Throughout the year leading up to the 2023 Legislature, lawmakers offered a tantalizing glimpse of changes ahead for public education in Montana, gathering for a series of day-long conversations about the challenges facing K-12 schools, their students and their staff.
Those meetings manifested in the opening weeks of January as a largely bipartisan push to bolster early childhood literacy, promote and fund career-based learning opportunities, and improve conditions for educators and students in the state’s public school system. Republicans and Democrats introduced a raft of proposed changes, bolstered by input from hundreds of constituents, culminating in what Montana School Boards Association Executive Director Lance Melton characterized as among the most significant sessions of the past three decades in terms of the scope of adopted change.
Parallel to this collaborative, interim-inspired work, lawmakers engaged in a flurry of intense debates on topics that have increasingly sowed division across the country. They argued about bullies, disputed the boundaries of human sexuality instruction and clashed over LGBTQ-themed books in school classrooms and libraries. Even into its final days, the Legislature struggled to decide between two separate charter school proposals, ultimately forwarding both to Gov. Greg Gianforte for him to sort out. The more heated moments for education policy often overlapped with a larger ideological disagreement between the two parties on the issue of transgender identity — one of the most defining aspects of the 2023 session.
With several key education bills already signed into law, and many more awaiting Gianforte’s signature or veto, Melton told Montana Free Press this month that the state’s education system is in for a “fast and furious” year or two ahead. Here’s a look at the major themes and bills poised to drive that fevered pace.
Coming into the session, lawmakers involved in the interim discussions on education policy had identified four key improvement areas to help guide their efforts. That list started with early childhood education, a priority that quickly manifested in a bill to bolster student reading proficiency. Standardized test scores in Montana have continued to show a downward trend in student performance in core subject areas, with fewer than half of elementary and high school students statewide testing as proficient in math and English.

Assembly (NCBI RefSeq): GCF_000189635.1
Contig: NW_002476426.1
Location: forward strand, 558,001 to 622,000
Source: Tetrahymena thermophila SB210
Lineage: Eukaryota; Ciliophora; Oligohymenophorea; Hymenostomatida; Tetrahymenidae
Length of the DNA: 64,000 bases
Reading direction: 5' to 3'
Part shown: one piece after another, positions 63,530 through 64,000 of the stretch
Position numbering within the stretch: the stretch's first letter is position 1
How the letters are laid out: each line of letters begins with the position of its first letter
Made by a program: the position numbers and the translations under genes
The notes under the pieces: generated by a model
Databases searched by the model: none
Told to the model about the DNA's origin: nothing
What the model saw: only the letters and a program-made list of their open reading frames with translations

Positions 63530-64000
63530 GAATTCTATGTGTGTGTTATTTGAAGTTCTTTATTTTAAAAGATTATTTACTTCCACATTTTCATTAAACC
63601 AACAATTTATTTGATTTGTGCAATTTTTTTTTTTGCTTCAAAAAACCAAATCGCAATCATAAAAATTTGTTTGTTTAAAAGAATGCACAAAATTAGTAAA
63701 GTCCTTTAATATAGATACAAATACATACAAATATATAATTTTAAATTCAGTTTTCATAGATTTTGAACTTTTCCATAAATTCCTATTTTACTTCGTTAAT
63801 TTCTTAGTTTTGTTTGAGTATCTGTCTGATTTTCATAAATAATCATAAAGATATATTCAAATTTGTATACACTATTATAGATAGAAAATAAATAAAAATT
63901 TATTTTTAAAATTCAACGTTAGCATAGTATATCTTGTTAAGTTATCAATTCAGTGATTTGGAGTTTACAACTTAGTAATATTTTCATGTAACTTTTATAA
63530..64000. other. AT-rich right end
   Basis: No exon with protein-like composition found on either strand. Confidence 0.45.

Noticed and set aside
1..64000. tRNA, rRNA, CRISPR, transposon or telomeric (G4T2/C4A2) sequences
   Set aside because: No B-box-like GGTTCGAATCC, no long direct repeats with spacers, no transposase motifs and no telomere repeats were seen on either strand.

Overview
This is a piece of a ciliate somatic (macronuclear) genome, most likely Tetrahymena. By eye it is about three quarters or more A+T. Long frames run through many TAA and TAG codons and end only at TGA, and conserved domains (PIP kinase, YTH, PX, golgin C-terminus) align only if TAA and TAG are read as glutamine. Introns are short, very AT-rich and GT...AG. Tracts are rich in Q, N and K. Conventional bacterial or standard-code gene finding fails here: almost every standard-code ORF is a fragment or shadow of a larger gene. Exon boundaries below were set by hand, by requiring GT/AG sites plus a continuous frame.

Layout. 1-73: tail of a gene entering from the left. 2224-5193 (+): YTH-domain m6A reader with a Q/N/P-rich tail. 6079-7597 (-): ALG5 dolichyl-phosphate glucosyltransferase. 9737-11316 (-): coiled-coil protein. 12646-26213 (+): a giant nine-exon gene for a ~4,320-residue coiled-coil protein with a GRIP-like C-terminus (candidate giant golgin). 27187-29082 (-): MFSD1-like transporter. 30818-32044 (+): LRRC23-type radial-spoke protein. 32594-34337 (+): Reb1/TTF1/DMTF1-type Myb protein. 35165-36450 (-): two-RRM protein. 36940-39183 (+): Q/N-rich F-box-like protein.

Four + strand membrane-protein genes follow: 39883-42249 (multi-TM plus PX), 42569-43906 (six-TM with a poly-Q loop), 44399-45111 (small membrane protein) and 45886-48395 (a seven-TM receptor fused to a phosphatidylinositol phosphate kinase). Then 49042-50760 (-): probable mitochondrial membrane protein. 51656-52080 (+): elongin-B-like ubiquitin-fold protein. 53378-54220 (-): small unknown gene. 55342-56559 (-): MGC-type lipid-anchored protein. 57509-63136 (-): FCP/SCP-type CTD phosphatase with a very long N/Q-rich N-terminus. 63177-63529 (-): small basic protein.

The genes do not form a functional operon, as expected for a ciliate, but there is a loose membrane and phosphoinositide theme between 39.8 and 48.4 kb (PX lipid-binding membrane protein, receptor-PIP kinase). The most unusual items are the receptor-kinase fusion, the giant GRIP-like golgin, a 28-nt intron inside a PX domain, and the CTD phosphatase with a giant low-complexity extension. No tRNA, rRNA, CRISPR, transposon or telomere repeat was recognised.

House Bill 352, sponsored by Rep. Brad Barker, R-Roberts, which passed with bipartisan support and is now before Gianforte, was designed to help schools identify children under the age of 5 who are likely to struggle reading at grade level and to ensure those children have access to additional instruction.
Rep. David Bedey, R-Hamilton, headed the Legislature’s education budget committee and was heavily involved in the interim meetings. He pointed to HB 352 as one of several proposals resulting from lawmaker and stakeholder collaboration, a bill with “significant accountability measures” that was “targeted toward the kids who need it most.” It also creates a new role for the state’s Board of Public Education, directing its members to develop a method for identifying children who struggle with reading in their earliest years and to work with locally elected trustees and the Office of Public Instruction to assess the bill’s long-term effectiveness.
“When the dust settles here,” Bedey said this week, “that’s going to be one of the most significant pieces of legislation we have.”
As their second policy target, legislators set out to make proficiency the guiding principle in gauging student achievement — a goal that became the backbone of Senate Bill 8, sponsored by Sen. Shannon O’Brien, D-Missoula. The proposal, which was signed into law May 1, establishes that a student’s performance is measured by their comprehension of the instructional material in front of them, not by how much time they spend in their seats. Montana currently offers grants to school districts to support initiatives that could bolster student performance, and as O’Brien explained to MTFP, SB 8 ensures the funding is based on the most reliable evidence of student success.
“Seat time is not the solution to improving learning for our students. We can do better for our students and we can do better for our teachers,” O’Brien said. “That all learners are unique and different and learn in different ways and on a different timeline is something that teachers have known forever, and our public school system, with its limited financial support, has been challenged to do anything about.”
Another focus identified by lawmakers this session — career and technical education — inspired a steady string of bills that have all advanced to Gianforte’s desk. Chief among them was House Bill 257, a proposal from Rep. Courtenay Sprunger, R-Kalispell, to enhance state support for local STEM and career-based education. Since 2019, OPI has helped school districts cover the costs of such undertakings through the Advanced Opportunities program, and according to Melton, HB 257 will increase that program’s funding by 60%. The bill also raises the total amount of funding that’s earmarked to offset out-of-pocket expenses for the parents of participating students.